In March of 2020, districts across the US were mandated to close their doors for in-person learning in the wake of the COVID-19 pandemic. Many educators and district leaders hoped that this shift in daily instruction would be short-lived. Unfortunately, that was not the case, as school leaders and students had to embrace a new way of learning virtually. With many resources becoming readily available during that time, we were certain that regardless of where students chose to study, digital equity was a non-negotiable and students should be able to learn anytime, anywhere.
Terms such as ‘asynchronous day’ and ‘hybrid/remote learning’ quickly became household names, and the need for access and connectivity was as important as ensuring that students were attending school daily. Over two years later, educators are continuing to navigate this new normal while providing support for what we now know as the digitally inclusive learner.
The Challenge: Digital Inclusion
When we think about digital inclusion, one must wonder if digital learning supplants traditional methods of education or leverages it. In a recent talk with our Kajeet Chairman, CEO, and founder, Daniel Neal, we took a deeper look at what this means for students. While we understand that the need, access, and use are of importance, we’ve seen that in most cases digital learning leverages traditional methods. Educational resources for students to teachers such as digital online office hours for instructional support are a prime example of leveraging traditional methods. In fact, we’ve seen that when educational resources that are available to students in digital form, millions of students can gain immediate access at one time.
The Awareness: The Homework Gap
In 2014, FCC Chairwoman, Jessica Rosenworcel, coined the “Homework Gap” as a phrase to address a particular part of student learning need. Over time, the Homework Gap has left impacted students at a measurable disadvantage compared to their peers, which can result in lower test scores, lower grades and—ultimately—lower graduation rates. When thinking about impact, schools have shown true resiliency in how they are working to close the gap. Prior to the pandemic, 15 to 18 million students did not have adequate access to the Internet. Since the pandemic, we’ve seen additional federal funding and tremendous efforts of educators, but there remain 10 to 12 million students without access.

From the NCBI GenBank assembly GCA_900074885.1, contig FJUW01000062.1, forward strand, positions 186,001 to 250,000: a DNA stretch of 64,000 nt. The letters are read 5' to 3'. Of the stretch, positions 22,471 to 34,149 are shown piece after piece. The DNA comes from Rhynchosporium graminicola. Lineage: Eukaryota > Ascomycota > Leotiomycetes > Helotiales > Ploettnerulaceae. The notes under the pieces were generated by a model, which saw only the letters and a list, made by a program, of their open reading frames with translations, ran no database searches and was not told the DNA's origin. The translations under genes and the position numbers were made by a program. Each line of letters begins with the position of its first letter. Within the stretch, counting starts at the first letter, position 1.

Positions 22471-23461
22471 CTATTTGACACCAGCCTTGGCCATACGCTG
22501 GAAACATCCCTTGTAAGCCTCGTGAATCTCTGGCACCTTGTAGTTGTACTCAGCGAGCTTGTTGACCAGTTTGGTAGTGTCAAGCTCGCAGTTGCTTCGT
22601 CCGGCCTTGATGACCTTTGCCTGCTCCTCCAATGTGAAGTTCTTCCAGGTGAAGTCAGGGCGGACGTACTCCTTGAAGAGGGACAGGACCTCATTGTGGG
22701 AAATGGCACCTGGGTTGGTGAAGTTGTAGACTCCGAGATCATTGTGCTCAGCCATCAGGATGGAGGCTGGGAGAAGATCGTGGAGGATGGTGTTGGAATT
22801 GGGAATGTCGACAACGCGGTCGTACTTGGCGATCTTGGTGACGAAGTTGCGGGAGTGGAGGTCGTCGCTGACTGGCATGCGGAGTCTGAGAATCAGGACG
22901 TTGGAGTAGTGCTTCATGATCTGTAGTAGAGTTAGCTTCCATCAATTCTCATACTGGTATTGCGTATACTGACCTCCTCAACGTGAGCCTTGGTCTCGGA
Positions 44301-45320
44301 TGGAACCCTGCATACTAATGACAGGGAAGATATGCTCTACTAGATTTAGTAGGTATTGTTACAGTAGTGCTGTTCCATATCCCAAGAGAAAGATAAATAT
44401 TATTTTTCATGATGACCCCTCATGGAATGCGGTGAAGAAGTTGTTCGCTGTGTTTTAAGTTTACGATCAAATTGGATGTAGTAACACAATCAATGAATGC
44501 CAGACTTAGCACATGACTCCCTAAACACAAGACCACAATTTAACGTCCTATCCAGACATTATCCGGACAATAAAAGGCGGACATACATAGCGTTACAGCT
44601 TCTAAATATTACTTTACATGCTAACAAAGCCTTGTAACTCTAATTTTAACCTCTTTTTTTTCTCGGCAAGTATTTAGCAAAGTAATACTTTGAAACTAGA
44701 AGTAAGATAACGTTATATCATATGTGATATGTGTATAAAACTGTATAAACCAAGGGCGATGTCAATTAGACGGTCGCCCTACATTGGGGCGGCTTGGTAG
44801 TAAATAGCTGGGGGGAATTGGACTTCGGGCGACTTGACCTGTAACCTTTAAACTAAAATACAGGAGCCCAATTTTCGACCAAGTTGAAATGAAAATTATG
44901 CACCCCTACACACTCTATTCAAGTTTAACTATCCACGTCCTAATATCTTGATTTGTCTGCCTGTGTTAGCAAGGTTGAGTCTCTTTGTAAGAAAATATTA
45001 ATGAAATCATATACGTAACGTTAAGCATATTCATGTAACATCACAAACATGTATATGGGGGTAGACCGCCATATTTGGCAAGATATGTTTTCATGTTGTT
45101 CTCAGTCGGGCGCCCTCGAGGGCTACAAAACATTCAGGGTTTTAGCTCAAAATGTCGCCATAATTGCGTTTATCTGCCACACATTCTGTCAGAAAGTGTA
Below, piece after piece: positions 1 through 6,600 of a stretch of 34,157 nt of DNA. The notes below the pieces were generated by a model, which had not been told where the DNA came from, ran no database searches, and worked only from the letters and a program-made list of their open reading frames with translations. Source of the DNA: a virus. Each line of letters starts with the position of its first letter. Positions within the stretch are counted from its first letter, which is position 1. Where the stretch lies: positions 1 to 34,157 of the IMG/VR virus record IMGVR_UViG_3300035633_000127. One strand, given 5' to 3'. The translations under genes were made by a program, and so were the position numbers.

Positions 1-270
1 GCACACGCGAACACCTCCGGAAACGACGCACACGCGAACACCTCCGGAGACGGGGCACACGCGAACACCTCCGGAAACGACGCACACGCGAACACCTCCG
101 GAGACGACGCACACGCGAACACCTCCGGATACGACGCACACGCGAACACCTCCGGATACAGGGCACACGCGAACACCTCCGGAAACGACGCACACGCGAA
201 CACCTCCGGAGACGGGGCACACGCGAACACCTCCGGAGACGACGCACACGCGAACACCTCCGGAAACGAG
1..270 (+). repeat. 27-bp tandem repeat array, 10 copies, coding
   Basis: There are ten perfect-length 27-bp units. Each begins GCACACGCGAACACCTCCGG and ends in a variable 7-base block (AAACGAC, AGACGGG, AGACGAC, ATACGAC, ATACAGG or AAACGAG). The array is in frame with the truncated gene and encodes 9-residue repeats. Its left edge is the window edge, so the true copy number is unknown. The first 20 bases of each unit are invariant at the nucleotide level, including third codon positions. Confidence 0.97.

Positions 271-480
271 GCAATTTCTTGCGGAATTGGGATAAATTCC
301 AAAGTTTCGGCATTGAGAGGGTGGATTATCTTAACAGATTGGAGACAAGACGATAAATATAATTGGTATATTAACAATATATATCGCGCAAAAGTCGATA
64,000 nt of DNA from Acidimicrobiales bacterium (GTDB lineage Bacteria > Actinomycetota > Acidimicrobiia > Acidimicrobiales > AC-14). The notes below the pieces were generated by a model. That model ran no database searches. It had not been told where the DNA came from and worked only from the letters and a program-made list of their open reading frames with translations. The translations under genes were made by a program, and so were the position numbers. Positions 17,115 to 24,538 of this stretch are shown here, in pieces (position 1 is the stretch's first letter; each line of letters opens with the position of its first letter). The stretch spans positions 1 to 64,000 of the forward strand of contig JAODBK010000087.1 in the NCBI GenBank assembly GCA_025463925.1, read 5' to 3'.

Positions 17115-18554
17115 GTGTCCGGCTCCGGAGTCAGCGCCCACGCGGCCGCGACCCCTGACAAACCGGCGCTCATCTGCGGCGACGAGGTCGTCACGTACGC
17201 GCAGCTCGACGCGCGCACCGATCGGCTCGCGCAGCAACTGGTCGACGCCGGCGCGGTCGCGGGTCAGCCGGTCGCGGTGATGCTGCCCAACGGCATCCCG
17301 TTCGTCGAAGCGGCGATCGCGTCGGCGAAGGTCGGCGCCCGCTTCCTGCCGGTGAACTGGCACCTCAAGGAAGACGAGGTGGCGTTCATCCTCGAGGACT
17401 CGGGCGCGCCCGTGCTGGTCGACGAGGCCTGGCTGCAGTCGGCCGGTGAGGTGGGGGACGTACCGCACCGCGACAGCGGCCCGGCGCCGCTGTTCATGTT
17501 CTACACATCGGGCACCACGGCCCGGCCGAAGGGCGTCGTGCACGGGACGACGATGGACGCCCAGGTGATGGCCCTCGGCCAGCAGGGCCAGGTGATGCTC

The Resources: Digital Learning Tools
It is just as important to have great digital learning tools as it is to have access to connectivity. With the increase in these tools, students can have support for their individual learning styles. In addition, these resources can provide additional opportunities for students to be expressive in their learning. We’ve seen that 1:1 Chromebooks programs can help to bridge the learning gap for students who, prior to the pandemic, did not have equitable access to resources for learning. Digital learning tools like Chromebooks can make learning flexible and portable, allowing students to learn on the go. Group projects no longer require face-to-face interactions as these tools can give students collaboration on the go.
What are some of the benefits of using digital tools for learning?
- Help Level the Ed Tech Playing Field
- Teach Students to Collaborate and Focus
- Easy for Students (and Teachers) to Use
- Boost Tech Skills
- Affordable Tools for Budget-Strapped Schools
At Kajeet, we are driven by the mission of equity and fairness. We believe it is the right thing to do to ensure that students have access equally to all educational opportunities in a teacher-led and guided way. For additional information on how we can support your district, please contact firstname.lastname@example.org.